Culture Shock: The sacrifice of Culture Ireland will come home to roost

Fiona Shaw is making a key speech on Tuesday, at the Association of Performing Arts Presenters’ jamboree. Bizarrely, the State’s official body for cultural exports won’t be at this key annual event

Electrifying presence: Fiona Shaw. Photograph: Gino Domenico/AP

Electrifying presence: Fiona Shaw. Photograph: Gino Domenico/AP


Next Tuesday, for the first time, an Irish artist will deliver the keynote address at one of the world’s most important cultural trade fairs. The Association of Performing Arts Presenters jamboree, generally known as APAP, started last night in New York. It matters little to the general public. But it’s a key event for anyone who works in theatre, music or dance, and who has an interest in presenting their work in the US and on the global circuit. If you’re active in any of those fields, APAP is the nearest equivalent of Cannes for film producers or Frankfurt for book publishers. About 3,500 people in the culture business – independent producers, venue managers, festival directors, concert promoters, university programme directors – will be there. Connections, deals, networking: all that will happen.

In previous years Culture Ireland, the State’s official body for cultural exports, has had a busy and successful presence at APAP. This year? Nothing. This is especially bizarre because the one person who will present a solo keynote address at APAP this year is an Irish performer, Fiona Shaw. She will, no doubt, be an electrifying presence. The APAP programme breathes heavily on “the exhilaration and inspiration of hearing first-hand what is on the mind of this extraordinary international artist!” If there was a vague seriousness about “cultural exports”, the State’s cultural agencies would be shamelessly exploiting this excitement to create a bigger buzz for Irish performers. But there isn’t, and they won’t.

Imagine if Fáilte Ireland didn’t turn up to the big tourism trade fairs in the US or if Enterprise Ireland declined to get involved in the global tech-industry jamborees. There would be outrage. But, outside the small circles of those directly involved, nobody at an official level knows what APAP is, much less cares that Ireland has taken itself off the radar at what Minister for Arts Jimmy Deenihan described in 2011 as “the largest and most competitive performing arts market in the world”.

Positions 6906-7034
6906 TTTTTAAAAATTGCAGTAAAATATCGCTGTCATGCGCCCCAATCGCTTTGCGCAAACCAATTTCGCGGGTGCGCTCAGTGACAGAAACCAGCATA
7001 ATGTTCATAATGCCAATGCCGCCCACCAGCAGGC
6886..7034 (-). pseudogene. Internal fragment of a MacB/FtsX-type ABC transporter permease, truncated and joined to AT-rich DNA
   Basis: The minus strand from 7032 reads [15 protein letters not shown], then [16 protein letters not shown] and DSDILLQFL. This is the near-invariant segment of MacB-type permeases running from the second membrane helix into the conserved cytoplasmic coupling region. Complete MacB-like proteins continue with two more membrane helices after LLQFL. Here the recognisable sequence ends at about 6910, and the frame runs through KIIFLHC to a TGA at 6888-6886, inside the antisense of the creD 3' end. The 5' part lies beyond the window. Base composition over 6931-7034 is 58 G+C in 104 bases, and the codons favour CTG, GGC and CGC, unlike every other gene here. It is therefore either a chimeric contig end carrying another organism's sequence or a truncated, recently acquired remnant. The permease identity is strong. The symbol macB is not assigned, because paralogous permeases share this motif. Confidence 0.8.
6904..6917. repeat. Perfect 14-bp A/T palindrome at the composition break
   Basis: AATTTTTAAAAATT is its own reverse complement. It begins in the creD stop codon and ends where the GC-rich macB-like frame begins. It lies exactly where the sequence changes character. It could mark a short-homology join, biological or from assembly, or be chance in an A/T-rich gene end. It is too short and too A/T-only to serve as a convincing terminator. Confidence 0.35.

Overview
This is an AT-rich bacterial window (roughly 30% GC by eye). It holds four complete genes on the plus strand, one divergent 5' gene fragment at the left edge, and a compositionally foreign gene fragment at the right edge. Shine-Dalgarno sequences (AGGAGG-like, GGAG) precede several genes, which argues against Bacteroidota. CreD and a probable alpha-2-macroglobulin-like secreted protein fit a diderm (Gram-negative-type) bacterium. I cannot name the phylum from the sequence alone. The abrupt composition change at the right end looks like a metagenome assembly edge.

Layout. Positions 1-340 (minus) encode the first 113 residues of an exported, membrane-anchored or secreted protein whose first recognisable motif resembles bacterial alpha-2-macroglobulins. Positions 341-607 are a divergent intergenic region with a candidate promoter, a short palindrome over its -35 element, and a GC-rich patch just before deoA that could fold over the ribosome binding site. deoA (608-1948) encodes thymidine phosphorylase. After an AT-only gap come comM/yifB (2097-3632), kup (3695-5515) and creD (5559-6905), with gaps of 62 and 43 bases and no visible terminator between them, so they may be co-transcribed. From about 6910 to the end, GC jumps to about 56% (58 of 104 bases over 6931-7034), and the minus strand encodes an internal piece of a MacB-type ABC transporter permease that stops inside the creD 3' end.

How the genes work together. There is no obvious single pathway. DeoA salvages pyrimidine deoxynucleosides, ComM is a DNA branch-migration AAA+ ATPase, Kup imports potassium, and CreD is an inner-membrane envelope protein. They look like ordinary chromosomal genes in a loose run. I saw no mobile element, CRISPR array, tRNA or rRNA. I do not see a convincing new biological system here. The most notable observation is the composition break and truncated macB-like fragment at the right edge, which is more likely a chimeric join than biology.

Why the absence? The reason is not, as might be assumed, the fiscal crisis. Culture Ireland started to send missions to APAP in 2008 and continued to do so through the worst years of the crisis. The thinking was obvious: when things were going down the tubes, the need to sell Irish music, dance and theatre to the international market was greater, not less. In 2012 the Minister brought 70 Irish performers to APAP and announced: “I have no doubt that the quality and range of work being showcased by Irish artists this weekend will lead to further opportunities, coproductions and collaborations for future seasons.” He added: “Now, more than ever, culture is the means by which most Americans encounter Ireland. This huge territory and cultural market is a vital part of the growth strategy for many Irish artists and companies.”

What changed is that Culture Ireland, a hugely respected and highly professional organisation, was offered up as a sacrifice to those who wanted to kill off “quangos”. (Typically, real quangos were untouched while serious official bodies were destroyed.) It was absorbed into the Department of Arts, Heritage and the Gaeltacht and lost both its independence and much of the expertise it had developed over many years. The business of promoting Irish arts abroad has been taken back into the Civil Service. Civil servants do many fine things, but aggressive entrepreneurial marketing is not one of them. Culture Ireland still does some excellent work, but its presence as a force in international arts has been greatly diminished.

And this is the irony of all the stuff about using the arts to rebrand Ireland that dominates the discourse and haunted the Limerick City of Culture project. A lot of it is pure guff, but the bits that aren’t pure guff are not being taken at all seriously. Art isn’t a branding exercise and it isn’t an export industry. But most Irish performers need to operate internationally if they are to make a living, and the country benefits, reputationally and economically, from the way they do so.

Increasingly, official policy is getting this entirely the wrong way around: resources go into the silly stuff (branding) but the practical business of promoting Irish arts is being starved.

The budget for all promotion of Irish arts abroad this year is €1 million. To put that in context, the State is spending €7 million this year to rebrand social-welfare offices as “Intreo”.

Perhaps this contradiction is not as complete as it seems. Both the blather about cultural branding and the neglect of the existing Irish cultural brand are rooted in the same lack of seriousness about art and lack of respect for artists.

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